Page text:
In contrast to the typically comedic nature of much of Takahashi's previous work, Inuyasha deals with a darker and more serious subject matter, using the setting of the Sengoku period to easily display the violent content while still retaining some comedic elements. The manga was adapted into two anime television series by Sunrise. The first series ran for 167 episodes on Nippon TV and Yomiuri TV from October 2000 to September 2004. The second series, Inuyasha: The Final Act, is a direct sequel that adapts the remainder of the manga. It ran for 26 episodes from October 2009 to March 2010. Four feature films and an original video animation have also been released. Other merchandise includes video games and a light novel. An anime original sequel spin-off television series, titled Yashahime: Princess Half-Demon, aired for two seasons from October 2020 to March 2022.

Viz Media licensed the manga, the two anime series, and movies for North America. Both Inuyasha and Inuyasha: The Final Act aired in the United States on Adult Swim (and later on its revived Toonami block) from 2002 to 2015.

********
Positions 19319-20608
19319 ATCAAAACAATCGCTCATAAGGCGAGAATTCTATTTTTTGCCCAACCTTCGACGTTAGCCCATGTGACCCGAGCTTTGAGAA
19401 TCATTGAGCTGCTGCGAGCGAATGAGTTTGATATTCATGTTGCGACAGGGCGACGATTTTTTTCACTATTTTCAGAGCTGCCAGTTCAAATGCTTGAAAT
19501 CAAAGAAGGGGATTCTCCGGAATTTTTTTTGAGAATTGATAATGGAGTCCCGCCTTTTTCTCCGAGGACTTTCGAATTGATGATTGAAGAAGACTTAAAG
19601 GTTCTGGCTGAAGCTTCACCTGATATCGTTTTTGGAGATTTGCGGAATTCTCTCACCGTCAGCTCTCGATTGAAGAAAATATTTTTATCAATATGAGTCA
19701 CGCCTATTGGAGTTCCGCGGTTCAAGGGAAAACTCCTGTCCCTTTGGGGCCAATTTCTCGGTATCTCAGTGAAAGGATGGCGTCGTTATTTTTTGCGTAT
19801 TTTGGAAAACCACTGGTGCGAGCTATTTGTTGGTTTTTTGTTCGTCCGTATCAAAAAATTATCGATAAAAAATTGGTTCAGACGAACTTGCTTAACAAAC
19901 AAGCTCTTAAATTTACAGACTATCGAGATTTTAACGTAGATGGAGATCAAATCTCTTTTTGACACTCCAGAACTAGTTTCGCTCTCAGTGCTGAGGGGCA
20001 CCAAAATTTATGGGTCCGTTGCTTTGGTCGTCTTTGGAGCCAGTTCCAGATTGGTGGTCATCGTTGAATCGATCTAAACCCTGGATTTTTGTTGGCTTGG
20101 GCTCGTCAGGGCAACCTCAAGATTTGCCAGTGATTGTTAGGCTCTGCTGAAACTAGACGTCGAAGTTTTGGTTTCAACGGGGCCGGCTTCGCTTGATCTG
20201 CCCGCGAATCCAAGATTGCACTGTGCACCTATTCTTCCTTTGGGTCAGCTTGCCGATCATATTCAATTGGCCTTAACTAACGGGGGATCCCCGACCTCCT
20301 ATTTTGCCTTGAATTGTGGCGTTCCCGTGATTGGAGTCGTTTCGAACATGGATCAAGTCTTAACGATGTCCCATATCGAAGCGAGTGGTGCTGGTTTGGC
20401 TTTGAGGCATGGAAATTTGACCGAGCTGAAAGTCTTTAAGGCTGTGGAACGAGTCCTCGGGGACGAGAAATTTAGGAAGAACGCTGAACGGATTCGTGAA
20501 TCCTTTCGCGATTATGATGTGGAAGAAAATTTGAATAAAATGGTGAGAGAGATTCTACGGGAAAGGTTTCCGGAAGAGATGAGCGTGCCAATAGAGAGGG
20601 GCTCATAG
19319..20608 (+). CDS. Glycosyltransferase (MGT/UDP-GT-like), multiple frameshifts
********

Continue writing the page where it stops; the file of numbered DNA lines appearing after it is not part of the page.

By September 2020, Inuyasha had 50 million copies in circulation, making it one of the best-selling manga series. In 2002, the manga won the 47th Shogakukan Manga Award for the shōnen category.

Plot[edit]

In 1496 Japan, humans and demons (yōkai) battle over the Shikon Jewel (四魂の玉, Shikon no Tama, lit. "The Jewel of Four Souls"), which is said to grant any wish. Kikyo, the priestess who keeps the Shikon Jewel, is in love with the half-demon Inuyasha. However, they fall into a deceitful trap and betray each other. Inuyasha steals the Shikon Jewel, but the dying Kikyo pins Inuyasha to a tree with a sacred arrow. Per Kikyo's will, her body is cremated along with the Shikon Jewel, which disappeared from the era.